Locusts swarm Egypt: A typical swarm of locusts can eat as much food as 2,500 people can eat in a single day, according to the UN.
The estimated 30 million locusts landing in Giza, near southern Cairo, last weekend is not the only time the area has been plagued by the insects.
In 2004 a large-scale locust swarm hit 15 of Egypt’s 27 government regions, which reported infestations and extensive crop damage, according to the Albawaba. Much like the response this time, locals responded by burning tires, hoping the smoke would drive the swarms away.
In January this year, locusts began to infest Egypt’s southeast after heavy rainfall—and it was the start of a new locusts breeding season, according to Albawaba. The Egyptian Ministry of Agriculture used pesticides to clear 11,000 hectares of land of locusts. But the numbers continued to climb.
A typical swarm of locusts can eat as much food as 2,500 people can eat in a single day. One adult locust can eat its own weight in food every day—about 2 grams, according to the Food and Agriculture Organization of the United Nations.
“At these rates, the locusts consume most vegetation in their path and then must migrate to find new sources of food,” according to the NASA Earth Observatory.
Egyptian Agricultural Minister Salah Abad Almoman said that the armed forces and the Egyptian border units are trying to battle the swarm with various means at their disposal, according to Albawaba.
Almoman asked families living in areas afflicted to not set fire to car tires, expressing concern if a fire were to spread.
He said strong winds predicted for the coming days are expected to blow the insects in the direction of Saudi Arabia and the Red Sea, according to Albawaba.
Here is a look at locust swarms that caused large-scale damage in the past 100 years.
The 1915 Locust Plague
The 1915 Locust Plague stripped Jerusalem and Syria of almost all vegetation. As a result, food prices in the area soared. Residents in the region were already experiencing food shortages due to a war.
“Witnesses to the locust invasion that befell Jerusalem and the nearby Syrian region in 1915 agreed that they had seen nothing to equal it in their life-times. It was truly a natural disaster of biblical proportions,” reported the Library of Congress. “With vineyards and summer vegetable crops destroyed, wine and produce were available only to the rich and those with access to foreign imports. Peasants in rural areas were denied both their livelihoods and means of providing important sources of nutrition to their families.”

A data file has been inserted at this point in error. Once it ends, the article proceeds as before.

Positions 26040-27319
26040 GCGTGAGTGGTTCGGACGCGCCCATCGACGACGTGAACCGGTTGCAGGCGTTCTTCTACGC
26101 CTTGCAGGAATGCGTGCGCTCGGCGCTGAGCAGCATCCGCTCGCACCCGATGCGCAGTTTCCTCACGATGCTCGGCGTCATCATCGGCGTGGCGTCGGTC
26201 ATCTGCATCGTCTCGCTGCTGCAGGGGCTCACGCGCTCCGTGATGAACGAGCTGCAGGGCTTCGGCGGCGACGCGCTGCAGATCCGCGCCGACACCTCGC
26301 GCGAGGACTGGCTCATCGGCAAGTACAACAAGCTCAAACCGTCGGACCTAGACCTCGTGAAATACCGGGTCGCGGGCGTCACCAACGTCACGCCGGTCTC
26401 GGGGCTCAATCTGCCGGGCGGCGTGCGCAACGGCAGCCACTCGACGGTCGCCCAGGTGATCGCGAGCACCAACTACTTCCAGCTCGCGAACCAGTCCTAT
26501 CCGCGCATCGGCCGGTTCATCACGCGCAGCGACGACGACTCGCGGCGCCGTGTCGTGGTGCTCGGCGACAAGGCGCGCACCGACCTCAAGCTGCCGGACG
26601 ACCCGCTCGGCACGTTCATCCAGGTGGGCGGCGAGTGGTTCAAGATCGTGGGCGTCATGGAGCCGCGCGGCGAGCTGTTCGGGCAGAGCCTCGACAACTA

The 2004 Desert Locusts Outbreak
The 2004 desert locust outbreak began in Morocco and Algeria in northwestern Africa. Mauritania was badly affected, as was Senegal, Mali, Burkina Faso, Niger, Chad, and the Cape Verde Islands.
On Oct. 1, 2004, three to four million hectares of land were infested with locusts, according to the NASA Earth Observatory.
Swarms of locusts can reach up to 80 million locusts per square kilometer.
The NASA Earth Observatory showed satellite images of before and after the 2004 desert locust outbreak. NASA pointed out that there was clearly more vegetation available in the region before the outbreak.
The Australian Locust Infestation
Australia’s locust infestations involve one species of locusts called the “Australian plague locust.”
“The Australian plague locust is the most serious pest species in Australia due to the frequency of outbreaks (gregarious population increases) and the large areas infested,” according to the Australian Government’s Department of Agriculture, Fisheries, and Forestry (DAFF).
Extensive outbreaks were first recorded in the 1870s, affecting areas of New South Wales, South Australia, and Victoria.
“In Western Australia outbreaks were less frequent, but in recent decades major outbreaks have occurred in 1999-2001, 2004, 2006, 2009, and 2012,” according to the DAFF.
Australia has been impacted by at least five major locusts plagues since 1992, according to a chart from the DAFF. A “major plague” is categorized as having over 500,000 hectares infested by swarms in the agricultural regions.
“The Australian plague locust can reach plague proportions within a year if a sequence of widespread heavy rains occurs in inland areas, particularly during summer, allowing them to complete several generations of increase,” according to the DAFF.